Take a closer look at a group of soldiers in the foreground of the painting. Also notice the lines of tents in the distance with the Hudson Highlands in the background.
Image courtesy of Library of Congress, Prints and Photographs Division, Washington, D.C.Explore the artist’s perspective Go back to the previous section
The troops that camped on Constitution Island in the fall of 1782 included sappers and miners, a specialized group of soldiers that repaired the island’s fortifications. One young member of the corps, Joseph Plumb Martin, remembered that the “ruggedness of the ground” forced the troops to pitch their tents in an irregular manner.Learn more about Joseph Plumb Martin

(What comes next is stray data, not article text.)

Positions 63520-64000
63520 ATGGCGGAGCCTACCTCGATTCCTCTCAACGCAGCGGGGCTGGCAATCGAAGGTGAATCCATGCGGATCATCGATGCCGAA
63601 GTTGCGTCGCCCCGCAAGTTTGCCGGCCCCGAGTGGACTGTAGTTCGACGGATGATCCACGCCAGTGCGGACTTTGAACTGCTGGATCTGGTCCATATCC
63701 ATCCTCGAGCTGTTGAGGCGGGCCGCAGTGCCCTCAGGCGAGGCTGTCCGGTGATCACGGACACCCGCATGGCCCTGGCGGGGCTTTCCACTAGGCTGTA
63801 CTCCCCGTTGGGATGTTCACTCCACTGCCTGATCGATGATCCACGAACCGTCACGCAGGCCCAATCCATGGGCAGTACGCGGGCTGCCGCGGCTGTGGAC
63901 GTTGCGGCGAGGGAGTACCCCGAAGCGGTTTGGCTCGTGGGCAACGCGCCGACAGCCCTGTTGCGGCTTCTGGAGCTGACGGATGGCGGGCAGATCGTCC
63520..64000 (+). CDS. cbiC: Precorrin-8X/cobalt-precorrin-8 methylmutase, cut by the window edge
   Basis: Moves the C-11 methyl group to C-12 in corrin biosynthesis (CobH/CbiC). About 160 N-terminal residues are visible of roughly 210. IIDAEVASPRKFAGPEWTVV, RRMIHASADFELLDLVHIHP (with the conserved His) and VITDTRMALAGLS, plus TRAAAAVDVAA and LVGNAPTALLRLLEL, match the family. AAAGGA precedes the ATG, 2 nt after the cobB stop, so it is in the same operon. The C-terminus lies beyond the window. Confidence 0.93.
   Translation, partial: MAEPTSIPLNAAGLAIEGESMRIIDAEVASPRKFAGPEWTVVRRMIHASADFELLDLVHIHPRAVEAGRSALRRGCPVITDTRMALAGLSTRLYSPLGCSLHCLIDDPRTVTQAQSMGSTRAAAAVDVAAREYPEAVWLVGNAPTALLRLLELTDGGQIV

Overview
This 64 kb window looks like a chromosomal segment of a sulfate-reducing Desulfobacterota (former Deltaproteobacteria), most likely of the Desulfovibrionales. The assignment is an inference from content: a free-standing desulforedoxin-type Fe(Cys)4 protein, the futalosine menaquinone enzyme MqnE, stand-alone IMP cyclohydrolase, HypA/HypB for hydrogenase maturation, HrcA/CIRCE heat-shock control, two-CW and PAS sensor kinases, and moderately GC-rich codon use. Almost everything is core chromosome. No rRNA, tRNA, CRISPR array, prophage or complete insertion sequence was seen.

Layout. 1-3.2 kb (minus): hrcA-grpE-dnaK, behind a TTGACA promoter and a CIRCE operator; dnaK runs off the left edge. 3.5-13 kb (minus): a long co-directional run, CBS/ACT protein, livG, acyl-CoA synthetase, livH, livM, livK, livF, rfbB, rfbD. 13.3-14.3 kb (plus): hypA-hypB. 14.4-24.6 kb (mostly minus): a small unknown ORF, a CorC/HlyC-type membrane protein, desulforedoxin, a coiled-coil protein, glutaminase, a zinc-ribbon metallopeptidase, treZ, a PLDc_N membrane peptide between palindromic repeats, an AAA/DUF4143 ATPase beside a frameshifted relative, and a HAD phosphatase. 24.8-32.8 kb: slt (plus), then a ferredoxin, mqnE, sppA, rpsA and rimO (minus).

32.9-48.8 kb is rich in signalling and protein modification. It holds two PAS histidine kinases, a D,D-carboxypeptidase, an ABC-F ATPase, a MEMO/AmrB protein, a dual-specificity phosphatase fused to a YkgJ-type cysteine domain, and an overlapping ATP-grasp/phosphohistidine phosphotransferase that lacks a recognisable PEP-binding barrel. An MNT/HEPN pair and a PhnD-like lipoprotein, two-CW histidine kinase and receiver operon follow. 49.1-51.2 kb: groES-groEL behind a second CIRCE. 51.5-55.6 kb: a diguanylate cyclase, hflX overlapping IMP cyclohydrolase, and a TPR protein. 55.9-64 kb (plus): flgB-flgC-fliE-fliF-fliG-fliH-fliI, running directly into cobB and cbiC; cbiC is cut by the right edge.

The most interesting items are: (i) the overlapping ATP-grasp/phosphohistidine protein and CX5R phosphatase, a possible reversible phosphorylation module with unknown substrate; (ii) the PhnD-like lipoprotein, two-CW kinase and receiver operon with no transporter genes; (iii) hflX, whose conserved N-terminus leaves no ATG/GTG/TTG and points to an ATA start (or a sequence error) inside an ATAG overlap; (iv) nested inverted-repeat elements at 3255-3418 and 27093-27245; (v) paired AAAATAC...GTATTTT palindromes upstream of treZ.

This group of sergeants and corporals, identified by their epaulettes, appear to be waiting for their next orders. In 1782, most of the soldiers stationed at West Point were from Massachusetts and Connecticut. Deborah Sampson, a woman who disguised herself as a man and served in the 4th Massachusetts Regiment, was stationed at West Point in 1782.Take a closer
More tents are visible along the road leading north to Fishkill, New York. Seven miles from West Point, Fishkill served as a Continental Army supply depot for much of the war. Craftsmen in the town sewed uniforms, repaired firearms, rolled cartridges, and made leather gear for soldiers.
Pierre Charles L’Enfant never completed this watercolor. The unfinished portion of the panorama, however, provides clues as to how L’Enfant painted the scene. The pencil and ink sketching seen here shows how L’Enfant first drew the panorama and then overpainted his sketches with watercolors.Learn more about Pierre Charles L’Enfant